The disc includes three archival featurettes: “The Story of L.A. Story”; “The L.A. of L.A. Story”; and a few deleted scenes and outtakes. The recent addition, “O2BINLA: Mick Jackson’s L.A. Stories,” is especially enjoyable and informative. When he was hired to direct “L.A. Story,” Jackson already had a career in British television and films for which he won his share of awards. His first reaction to the American offer was, “It was so good, I turned it down!” He didn’t think he could direct such a clever American comedy. But Steve Martin flew him to L.A. and gave him the kind of tour Harris gives Sara in the film, and Jackson was sold.
He notes the film’s “comedy of manners, slapstick, physical comedy, witty dialogue, and magic realism, with European riffs.” Martin, says Jackson, is an Anglophile, and “My idea was to envelop this L.A. movie in European culture.” Some of the sets “evoke Renoir or Monet,” he says, and he wanted to “shoot L.A. like an enchanted forest,” with shades of Shakespeare. “Midsummer Night’s Dream,” with the lighted freeway sign as Puck, and “The Tempest,” when Harris conjures up a storm to bring Sara back to him. Jackson notes, “There’s a lot of love in this movie – no meanness.” Martin took some of the odd social customs of the city and “gave them warmth.”
(1) Since L.A. days are always sunny and 72 degrees, Harris prerecords his weekend weather forecast. (2-4) He and his naggy girlfriend Trudi (Marilu Henner) head toward a luncheon with a group of friends. There he meets Sara and the attraction between the two is immediate.
Jackson has lived in L.A. since he made the film. “I haven’t fallen out of love with it yet,” he says. He discusses the cameos in the film. “So many people wanted to be in the movie” because of Martin: George Plimpton, Woody Harrelson, Rick Moranis, Patrick Stewart, Chevy Chase, Iman, etc. Jackson talks about Sarah Jessica Parker, who went from being a child actress to an adult star in “L.A. Story,” and how, “She was destined to play ‘SanDee.’ He says he only gave her one direction: “Bounce!”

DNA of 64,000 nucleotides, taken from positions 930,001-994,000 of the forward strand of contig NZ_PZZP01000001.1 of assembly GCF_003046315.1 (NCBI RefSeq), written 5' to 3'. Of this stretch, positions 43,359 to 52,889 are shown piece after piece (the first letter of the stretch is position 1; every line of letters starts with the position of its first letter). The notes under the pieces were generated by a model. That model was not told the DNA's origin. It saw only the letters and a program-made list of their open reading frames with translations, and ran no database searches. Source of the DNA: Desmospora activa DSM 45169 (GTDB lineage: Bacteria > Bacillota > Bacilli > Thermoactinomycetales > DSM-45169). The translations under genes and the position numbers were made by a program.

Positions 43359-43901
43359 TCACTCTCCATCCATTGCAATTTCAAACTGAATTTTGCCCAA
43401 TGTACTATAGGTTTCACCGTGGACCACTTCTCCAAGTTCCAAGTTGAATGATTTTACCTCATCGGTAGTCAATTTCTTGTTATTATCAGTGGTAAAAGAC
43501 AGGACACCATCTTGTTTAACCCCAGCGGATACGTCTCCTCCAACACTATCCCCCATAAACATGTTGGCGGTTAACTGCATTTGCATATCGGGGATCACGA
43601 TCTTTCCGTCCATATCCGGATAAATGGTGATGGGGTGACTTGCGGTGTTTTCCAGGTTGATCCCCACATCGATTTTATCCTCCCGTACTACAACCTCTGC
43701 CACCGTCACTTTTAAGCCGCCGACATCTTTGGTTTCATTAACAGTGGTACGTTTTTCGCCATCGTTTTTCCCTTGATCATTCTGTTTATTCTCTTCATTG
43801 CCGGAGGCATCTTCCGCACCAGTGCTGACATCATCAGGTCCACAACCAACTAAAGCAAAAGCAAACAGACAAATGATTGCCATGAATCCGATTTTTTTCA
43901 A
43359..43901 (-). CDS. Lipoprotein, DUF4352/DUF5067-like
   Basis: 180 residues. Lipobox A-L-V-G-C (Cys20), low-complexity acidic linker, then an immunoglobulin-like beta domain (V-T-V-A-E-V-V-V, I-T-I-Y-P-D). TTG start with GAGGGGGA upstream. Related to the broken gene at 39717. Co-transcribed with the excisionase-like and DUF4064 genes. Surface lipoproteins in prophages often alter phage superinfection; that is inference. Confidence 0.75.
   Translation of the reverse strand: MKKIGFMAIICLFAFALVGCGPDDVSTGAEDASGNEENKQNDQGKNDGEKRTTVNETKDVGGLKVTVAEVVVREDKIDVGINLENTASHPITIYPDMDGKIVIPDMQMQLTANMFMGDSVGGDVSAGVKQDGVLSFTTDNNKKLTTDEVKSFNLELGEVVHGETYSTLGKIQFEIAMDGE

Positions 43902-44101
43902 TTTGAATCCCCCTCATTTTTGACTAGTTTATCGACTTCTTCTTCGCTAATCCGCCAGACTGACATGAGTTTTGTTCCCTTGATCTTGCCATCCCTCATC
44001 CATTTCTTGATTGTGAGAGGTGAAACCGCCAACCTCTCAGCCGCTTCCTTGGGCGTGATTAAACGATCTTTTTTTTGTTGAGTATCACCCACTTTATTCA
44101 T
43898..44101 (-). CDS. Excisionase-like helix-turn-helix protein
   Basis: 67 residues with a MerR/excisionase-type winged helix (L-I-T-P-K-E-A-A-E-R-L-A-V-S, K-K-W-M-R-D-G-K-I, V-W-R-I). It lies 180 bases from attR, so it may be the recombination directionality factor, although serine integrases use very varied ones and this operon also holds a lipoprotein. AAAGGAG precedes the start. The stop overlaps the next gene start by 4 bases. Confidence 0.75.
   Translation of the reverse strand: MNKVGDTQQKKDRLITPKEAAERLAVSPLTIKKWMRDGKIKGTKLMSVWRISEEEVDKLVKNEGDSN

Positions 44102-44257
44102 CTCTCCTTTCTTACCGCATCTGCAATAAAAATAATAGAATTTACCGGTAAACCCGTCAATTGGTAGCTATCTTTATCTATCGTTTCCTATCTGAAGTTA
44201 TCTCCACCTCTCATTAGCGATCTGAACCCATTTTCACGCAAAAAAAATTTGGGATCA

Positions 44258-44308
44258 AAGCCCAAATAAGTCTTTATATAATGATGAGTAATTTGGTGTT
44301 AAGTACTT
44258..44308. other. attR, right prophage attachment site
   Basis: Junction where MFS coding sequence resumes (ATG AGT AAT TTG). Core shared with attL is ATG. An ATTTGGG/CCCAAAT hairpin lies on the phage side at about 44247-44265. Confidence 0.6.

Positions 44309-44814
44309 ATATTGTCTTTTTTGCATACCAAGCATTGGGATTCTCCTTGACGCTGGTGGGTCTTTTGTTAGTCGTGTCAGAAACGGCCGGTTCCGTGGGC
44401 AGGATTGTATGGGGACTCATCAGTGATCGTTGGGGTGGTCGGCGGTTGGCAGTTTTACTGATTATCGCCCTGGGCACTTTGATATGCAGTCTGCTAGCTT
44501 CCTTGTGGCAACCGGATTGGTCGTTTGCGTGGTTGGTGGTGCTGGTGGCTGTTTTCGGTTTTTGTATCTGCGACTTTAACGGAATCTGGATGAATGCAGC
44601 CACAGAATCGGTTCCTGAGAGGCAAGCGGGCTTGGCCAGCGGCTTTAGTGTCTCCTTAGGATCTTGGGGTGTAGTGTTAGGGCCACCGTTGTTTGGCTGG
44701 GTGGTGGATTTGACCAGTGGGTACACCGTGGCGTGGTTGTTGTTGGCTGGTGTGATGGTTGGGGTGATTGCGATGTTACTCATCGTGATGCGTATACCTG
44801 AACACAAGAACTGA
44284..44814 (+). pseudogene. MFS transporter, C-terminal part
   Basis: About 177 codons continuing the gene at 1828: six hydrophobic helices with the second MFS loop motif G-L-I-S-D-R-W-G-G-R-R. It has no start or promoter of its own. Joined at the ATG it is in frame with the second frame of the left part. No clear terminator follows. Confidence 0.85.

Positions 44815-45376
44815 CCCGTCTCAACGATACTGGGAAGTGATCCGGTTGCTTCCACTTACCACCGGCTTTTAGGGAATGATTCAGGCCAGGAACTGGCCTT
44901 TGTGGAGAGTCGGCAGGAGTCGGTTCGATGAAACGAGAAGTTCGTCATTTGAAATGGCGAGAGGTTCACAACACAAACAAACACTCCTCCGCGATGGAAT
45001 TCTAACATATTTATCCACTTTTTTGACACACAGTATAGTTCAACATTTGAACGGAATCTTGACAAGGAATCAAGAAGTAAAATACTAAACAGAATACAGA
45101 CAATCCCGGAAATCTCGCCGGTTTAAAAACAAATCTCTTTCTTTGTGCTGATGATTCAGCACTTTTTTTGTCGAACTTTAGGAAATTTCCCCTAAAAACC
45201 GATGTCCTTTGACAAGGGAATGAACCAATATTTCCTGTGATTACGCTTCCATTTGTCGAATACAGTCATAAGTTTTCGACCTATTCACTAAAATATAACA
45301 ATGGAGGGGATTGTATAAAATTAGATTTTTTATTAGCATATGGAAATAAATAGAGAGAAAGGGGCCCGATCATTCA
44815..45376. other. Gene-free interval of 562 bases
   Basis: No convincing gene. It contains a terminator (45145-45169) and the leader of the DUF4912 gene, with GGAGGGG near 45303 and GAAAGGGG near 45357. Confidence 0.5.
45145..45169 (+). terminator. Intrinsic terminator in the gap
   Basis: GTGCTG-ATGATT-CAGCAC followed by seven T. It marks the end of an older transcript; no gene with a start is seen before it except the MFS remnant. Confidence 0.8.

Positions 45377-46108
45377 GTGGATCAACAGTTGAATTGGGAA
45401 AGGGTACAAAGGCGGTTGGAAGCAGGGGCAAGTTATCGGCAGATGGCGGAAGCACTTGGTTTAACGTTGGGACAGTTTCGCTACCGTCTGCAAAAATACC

The director bemoaned the fact that he had to cut some scenes with John Lithgow to shorten the film, and that Martin wrote the other actor a long letter explaining and apologizing. The letter meant so much to Lithgow, he still has it.
Jackson touches on the film’s real and contrived locations; the varied music choices – from Enya to Django Reinhardt, to the Royal Scots Dragoon Guards Band, who played “Amazing Grace” during the film’s finale. “The movie,” Jackson concludes, “is about amazing grace.”
— Peggy Earle
(1&2) Harris begins his “dialogue” with the lighted Freeway traffic sign. The sign asks for a hug and Harris gives one. (3) Rick Moranis plays a Cockney gravedigger, sparking an “Alas, poor Yorick” parody from “Hamlet.” (4) Sarah Jessica Parker as rain-soaked salesgirl SanDeE*, who charms Harris into asking her out. (5) Harris’ boss, played by Woody Harrelson, tells him he’s fired. (6) Harris takes Sarah and her ex-husband Roland Mackey (Richard E. Grant), plus friend Ariel (Susan Forristal) to a local art gallery, where he (hilariously) interprets an abstract painting.
(1) Sara and Roland go to a fancy resort in Santa Barbara and begin eavesdropping on the amorous couple in the adjoining room. (2) That couple happens to be Harris and SanDeE* -- who had likewise been listening to Roland and Sara. Neither couple is aware of their neighbors’ identities. (3) Harris and Roland, both rejected by Sara, commiserate. (4&5) Sara and Harris obey the Freeway sign and after dropping her off he does a hat-catching stunt.